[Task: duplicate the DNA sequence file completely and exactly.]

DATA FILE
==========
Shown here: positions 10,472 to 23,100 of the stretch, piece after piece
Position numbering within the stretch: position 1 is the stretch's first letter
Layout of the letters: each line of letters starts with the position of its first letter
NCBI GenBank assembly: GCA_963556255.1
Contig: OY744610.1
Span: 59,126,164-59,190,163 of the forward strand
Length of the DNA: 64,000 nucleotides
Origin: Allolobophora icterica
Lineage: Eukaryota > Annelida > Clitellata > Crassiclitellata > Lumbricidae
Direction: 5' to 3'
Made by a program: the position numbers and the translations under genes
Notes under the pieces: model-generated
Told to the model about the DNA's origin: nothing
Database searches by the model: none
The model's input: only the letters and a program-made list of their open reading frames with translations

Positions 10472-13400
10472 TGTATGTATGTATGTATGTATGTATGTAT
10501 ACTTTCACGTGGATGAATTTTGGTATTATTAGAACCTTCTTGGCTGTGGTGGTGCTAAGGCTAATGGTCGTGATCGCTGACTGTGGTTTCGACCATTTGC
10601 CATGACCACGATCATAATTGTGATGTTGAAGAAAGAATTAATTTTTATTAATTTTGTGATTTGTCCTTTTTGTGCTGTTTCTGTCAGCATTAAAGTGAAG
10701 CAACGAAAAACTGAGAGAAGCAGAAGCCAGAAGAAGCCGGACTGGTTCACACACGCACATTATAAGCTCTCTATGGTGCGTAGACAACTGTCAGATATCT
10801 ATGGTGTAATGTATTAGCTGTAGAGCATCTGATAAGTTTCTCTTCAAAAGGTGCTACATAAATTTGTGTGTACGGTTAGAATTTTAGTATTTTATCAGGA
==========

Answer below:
Shown here: positions 10,472 to 23,100 of the stretch, piece after piece
Position numbering within the stretch: position 1 is the stretch's first letter
Layout of the letters: each line of letters starts with the position of its first letter
NCBI GenBank assembly: GCA_963556255.1
Contig: OY744610.1
Span: 59,126,164-59,190,163 of the forward strand
Length of the DNA: 64,000 nucleotides
Origin: Allolobophora icterica
Lineage: Eukaryota > Annelida > Clitellata > Crassiclitellata > Lumbricidae
Direction: 5' to 3'
Made by a program: the position numbers and the translations under genes
Notes under the pieces: model-generated
Told to the model about the DNA's origin: nothing
Database searches by the model: none
The model's input: only the letters and a program-made list of their open reading frames with translations

Positions 10472-13400
10472 TGTATGTATGTATGTATGTATGTATGTAT
10501 ACTTTCACGTGGATGAATTTTGGTATTATTAGAACCTTCTTGGCTGTGGTGGTGCTAAGGCTAATGGTCGTGATCGCTGACTGTGGTTTCGACCATTTGC
10601 CATGACCACGATCATAATTGTGATGTTGAAGAAAGAATTAATTTTTATTAATTTTGTGATTTGTCCTTTTTGTGCTGTTTCTGTCAGCATTAAAGTGAAG
10701 CAACGAAAAACTGAGAGAAGCAGAAGCCAGAAGAAGCCGGACTGGTTCACACACGCACATTATAAGCTCTCTATGGTGCGTAGACAACTGTCAGATATCT
10801 ATGGTGTAATGTATTAGCTGTAGAGCATCTGATAAGTTTCTCTTCAAAAGGTGCTACATAAATTTGTGTGTACGGTTAGAATTTTAGTATTTTATCAGGA